What is the state of Kenyan Citizen Media?
Moderating the discussion is Robert Kunga.
Kennedy Kachwanya is chairman of the Blogger's association of Kenya. Collins Mbalo won the Best African Blogger award, a global voices author, who blogs from a Kenyan perspective. Judith Owigar is the cofounder and president of Akirachix.
Robert asks: What is citizen media?
Collins talks about the Kenyan experience of citizen media. Bloggers and microbloggers in Africa are very prolific. Kenya has the second greatest number of twitter acounts in Africa. Kenya is the third largest blogging Africa country next to South Africa and Nigeria. Close to 20 million people are using mobile phones in Kenya, and the majority of those are accessing the Internet from their phones. According to recent research, most people are using the Internet to find the latest news as well as talk to their friends.
Judith's organises Akirachix, an organisation which connects women to technology. They do this by blogging all of their activities, putting media online to show what's happening. Coordinating over blogs, Twitter, and LinkedIn. They now reach beyond Kenya to Uganda and Zambia.
What's the state of blogging in Kenya? Kennedy Kachwanya talks about blogger coverage of the post-election violence in 2008. He also tells us about Ushahidi, a crowd-mapping platform. To encourage more blogging, the Blogger's Association of Kenya offers an annual award, the “Bloggers.” At the moment, Keny has at least 11,000 bloggers.
What are the challenges for citizen media? Blogging mostly happens in urban centres, where there is the greatest Internet penetration. Kennedy hopes that some of the 3 million Kenyan mobile phone users will be able to share their stories. Collins points out that local regions often lack media in local languages. That trend is starting to change; we're now starting to see indigenous languages show up online. Hate speech is another challenge for citizen media online. Just yesterday, the Kenyan government started talking about monitoring speech online, especially in light of the upcoming election.
How is citizen media used in Kenya? Judith points out that citizens are using microblogging to critique the government. In a recent case, the Kenyan parliament tried to change the constitution to institute a university degree requirement for holding office. Judith points to broad public complaints over twitter, which she thinks swayed the president to reject the constitutional amendment. Kennedy highlights ways that blogs challenge international perceptions of the country. He points to the #PrimitiveEnergy hashtag, where Kenyans challenged a Korean airline's derogatory ad. Recently, when CNN published an article about violence in Kenya. He also encourages to follow the #KOT hashtag, which stands for “Kenyans on Twitter.” Social media has also been used in Kenya for crowdfunding health initiatives and creating awareness. One of the most followed Kenyan twitter accounts is @KenyaRedCross, which shares information and coordinates support.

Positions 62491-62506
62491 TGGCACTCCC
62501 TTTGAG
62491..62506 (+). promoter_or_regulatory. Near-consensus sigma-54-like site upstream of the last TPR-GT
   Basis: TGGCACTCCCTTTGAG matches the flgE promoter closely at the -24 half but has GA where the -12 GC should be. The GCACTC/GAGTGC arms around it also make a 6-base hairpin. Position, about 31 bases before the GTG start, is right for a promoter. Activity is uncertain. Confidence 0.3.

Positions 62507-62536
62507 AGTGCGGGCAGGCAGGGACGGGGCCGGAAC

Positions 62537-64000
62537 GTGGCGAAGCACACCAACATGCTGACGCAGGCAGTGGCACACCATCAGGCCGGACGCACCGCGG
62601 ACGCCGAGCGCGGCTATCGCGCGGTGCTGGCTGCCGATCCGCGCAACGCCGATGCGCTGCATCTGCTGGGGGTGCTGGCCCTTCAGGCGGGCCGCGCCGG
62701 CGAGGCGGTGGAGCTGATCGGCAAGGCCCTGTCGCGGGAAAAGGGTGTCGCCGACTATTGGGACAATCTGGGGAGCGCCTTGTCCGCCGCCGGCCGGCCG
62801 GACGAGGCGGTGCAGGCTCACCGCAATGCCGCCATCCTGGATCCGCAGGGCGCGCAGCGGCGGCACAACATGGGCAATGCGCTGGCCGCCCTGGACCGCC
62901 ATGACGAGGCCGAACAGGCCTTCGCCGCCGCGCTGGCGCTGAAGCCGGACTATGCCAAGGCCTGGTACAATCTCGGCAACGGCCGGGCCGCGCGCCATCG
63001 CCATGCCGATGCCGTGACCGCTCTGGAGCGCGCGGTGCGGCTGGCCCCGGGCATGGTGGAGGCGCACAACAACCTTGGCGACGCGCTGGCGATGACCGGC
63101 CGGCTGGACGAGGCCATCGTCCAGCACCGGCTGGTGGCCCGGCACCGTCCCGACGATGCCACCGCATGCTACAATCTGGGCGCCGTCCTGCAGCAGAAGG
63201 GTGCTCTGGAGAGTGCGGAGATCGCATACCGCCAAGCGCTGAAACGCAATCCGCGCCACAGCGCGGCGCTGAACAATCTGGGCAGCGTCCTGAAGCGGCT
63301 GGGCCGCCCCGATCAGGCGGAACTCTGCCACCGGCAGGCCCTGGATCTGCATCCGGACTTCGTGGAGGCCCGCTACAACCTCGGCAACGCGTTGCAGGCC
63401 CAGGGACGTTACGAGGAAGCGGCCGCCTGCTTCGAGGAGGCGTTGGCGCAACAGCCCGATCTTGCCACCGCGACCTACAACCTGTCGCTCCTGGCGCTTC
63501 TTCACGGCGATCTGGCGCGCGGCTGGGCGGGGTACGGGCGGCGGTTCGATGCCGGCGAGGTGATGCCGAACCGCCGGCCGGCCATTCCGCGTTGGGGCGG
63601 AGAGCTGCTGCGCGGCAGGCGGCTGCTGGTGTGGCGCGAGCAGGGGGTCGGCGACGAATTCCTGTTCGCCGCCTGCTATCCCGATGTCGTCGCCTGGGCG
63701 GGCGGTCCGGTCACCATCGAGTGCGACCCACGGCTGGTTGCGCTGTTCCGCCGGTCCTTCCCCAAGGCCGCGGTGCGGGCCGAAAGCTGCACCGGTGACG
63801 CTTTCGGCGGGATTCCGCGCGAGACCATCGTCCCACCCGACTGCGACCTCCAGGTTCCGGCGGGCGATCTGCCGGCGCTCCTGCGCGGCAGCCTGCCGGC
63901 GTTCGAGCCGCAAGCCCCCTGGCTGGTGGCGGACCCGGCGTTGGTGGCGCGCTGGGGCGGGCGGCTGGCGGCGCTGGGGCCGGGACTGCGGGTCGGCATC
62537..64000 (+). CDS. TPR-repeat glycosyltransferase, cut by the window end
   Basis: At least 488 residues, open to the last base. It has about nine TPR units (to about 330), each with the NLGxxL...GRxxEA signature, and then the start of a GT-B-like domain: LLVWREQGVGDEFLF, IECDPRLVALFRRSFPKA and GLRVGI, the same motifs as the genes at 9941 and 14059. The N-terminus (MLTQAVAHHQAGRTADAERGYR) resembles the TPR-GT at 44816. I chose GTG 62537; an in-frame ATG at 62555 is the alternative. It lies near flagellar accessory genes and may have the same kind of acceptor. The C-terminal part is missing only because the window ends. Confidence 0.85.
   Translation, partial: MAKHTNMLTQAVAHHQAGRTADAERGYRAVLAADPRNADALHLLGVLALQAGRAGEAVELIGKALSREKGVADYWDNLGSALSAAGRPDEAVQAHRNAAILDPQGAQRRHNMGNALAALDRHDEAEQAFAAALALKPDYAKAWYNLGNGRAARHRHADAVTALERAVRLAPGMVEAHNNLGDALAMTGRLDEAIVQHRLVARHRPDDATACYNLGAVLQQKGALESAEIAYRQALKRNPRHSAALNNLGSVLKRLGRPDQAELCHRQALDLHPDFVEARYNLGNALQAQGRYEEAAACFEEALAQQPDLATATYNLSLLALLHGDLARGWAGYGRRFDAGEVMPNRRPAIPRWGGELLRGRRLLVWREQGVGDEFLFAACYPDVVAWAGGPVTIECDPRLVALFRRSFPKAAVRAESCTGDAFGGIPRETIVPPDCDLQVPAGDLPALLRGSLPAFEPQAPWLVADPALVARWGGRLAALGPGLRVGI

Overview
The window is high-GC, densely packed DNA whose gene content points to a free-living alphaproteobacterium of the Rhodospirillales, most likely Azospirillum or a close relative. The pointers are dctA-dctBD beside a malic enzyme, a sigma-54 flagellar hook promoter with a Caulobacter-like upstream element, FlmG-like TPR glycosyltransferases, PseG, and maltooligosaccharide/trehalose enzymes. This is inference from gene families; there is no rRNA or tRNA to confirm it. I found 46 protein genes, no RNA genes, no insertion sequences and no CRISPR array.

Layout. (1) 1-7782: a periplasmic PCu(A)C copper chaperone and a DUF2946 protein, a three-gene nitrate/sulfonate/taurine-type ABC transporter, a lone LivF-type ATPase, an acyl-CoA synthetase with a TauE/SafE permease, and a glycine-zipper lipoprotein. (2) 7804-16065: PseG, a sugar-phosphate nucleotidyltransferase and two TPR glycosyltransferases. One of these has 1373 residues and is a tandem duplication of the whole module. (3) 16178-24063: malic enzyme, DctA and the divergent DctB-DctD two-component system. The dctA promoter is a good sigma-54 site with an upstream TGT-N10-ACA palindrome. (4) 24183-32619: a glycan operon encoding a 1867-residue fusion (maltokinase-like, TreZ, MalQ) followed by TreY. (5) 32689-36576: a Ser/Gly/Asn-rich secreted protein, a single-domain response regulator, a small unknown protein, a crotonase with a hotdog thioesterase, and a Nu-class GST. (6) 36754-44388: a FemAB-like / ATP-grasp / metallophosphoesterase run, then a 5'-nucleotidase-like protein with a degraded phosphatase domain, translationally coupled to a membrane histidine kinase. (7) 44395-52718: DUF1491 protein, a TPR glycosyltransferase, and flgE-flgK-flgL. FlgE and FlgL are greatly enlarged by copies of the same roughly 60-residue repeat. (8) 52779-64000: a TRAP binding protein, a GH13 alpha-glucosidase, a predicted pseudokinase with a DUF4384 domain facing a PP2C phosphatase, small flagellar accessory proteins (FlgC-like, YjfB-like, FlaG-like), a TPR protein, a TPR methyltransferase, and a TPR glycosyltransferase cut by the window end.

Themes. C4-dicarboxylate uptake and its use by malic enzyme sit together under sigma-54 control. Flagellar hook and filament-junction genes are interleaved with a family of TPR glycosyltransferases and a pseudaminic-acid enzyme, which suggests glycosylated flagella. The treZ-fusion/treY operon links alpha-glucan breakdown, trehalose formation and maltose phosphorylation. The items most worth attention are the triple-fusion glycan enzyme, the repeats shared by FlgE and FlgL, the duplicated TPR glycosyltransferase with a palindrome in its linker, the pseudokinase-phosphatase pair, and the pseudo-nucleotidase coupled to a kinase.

What is the relationship between the government and citizen media? Kennedy thinks that the government is positive towards citizen media; some of the IT board members are former bloggers. But like most governments, Kenya is watching closely; they don't want to face uprisings. But Kennedy thinks that overall, the government sees itself as a partner rather than an adversary. All the same, he hopes things stay the same.
Collins tells the story of #140friday, an online discussion about why more government contracts weren't going to Kenyan companies. The government noticed and responded by meetng thos bloggers and pledging to offer more contracts to local companies.
How are people using video in citizen media? Collins points out that in Nairobi and Mombasa, the Internet connection is very good. In those places, it's possible to watch video without a problem. For now, most content is text. Kennedy cites examples of agriculture-focused photoblogs which document farming practices. Musicians and political activists are using YouTube. Political candidates now all websites in hopes of reaching Internet users from ages 18-30.
Judith thinks we shouldn't focus on format; what matters is the relevance of content. Kenyan twitter users most live in Nairobi and share common interests. She wonders about people in rural areas whose needs and interests aren't met by content from most bloggers, no matter the format they use.
What offline citizen media are people using? Kennedy mentions ways that progressive movements are also doing things offline. He points out the Feruary 28 Movement on Twitter, which led people to meet offline to sing the national anthem throughout Kenya. He also highlights the online and offline poetry of Njeri Wangari and POWO, Kenyan Poets and Writers Online. Collins tells us about regular happy hours for Nairobi bloggers.